A bipartisan group of Congress members has called on President Bush to convene an international summit on methamphetamine and the global trade in meth ingredients, reports The Oregonian. The proposed summit would bring together countries that encompass the drug’s vast marketplace from Asia to the Americas. “This is a problem that’s a worldwide epidemic, and we need to treat it as such,” said Rep. Ken Calvert (R-Ca.), a co-chair of the House Meth Caucus.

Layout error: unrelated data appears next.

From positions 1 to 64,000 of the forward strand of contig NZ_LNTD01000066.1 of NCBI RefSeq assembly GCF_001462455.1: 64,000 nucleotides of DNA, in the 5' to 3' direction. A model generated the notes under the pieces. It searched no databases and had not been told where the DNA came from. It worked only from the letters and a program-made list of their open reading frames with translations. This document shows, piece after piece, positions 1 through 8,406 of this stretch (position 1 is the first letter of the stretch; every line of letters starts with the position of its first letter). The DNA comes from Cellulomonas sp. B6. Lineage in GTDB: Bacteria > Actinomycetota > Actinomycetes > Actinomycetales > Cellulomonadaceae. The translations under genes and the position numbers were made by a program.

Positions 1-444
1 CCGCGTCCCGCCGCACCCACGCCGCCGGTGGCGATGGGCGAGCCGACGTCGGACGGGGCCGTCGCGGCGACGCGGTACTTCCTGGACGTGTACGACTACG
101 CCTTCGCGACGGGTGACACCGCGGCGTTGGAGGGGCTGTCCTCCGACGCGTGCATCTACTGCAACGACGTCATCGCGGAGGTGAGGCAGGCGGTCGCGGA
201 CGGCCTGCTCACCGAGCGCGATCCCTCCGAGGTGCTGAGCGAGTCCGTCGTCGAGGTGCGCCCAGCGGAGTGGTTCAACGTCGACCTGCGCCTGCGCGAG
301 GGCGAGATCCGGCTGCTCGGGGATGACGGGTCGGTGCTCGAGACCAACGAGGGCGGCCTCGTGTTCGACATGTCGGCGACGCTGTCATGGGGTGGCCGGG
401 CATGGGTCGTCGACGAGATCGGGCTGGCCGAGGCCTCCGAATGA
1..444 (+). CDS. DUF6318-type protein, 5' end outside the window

The lawmakers want Bush to seek increased funding for international agencies that track shipments of ephedrine and pseudoephedrine — chemical cousins used in cold and allergy medicines, either of which is essential in making methamphetamine. Amphetamines — mainly crystal meth — are the most widely abused illicit drugs on the planet aside from marijuana, says the United Nations 2005 World Drug Report. There are 26 million users worldwide, more than cocaine, heroin or opium. Most meth users are residents of Asia, not North America. Rep. Mark Souder (R-In.) said there is a greater chance of cracking down on the international trade in ephedrine and pseudoephedrine with help from countries like Japan and South Korea. “A lot of these countries have been drowning in it for a long time,” he said.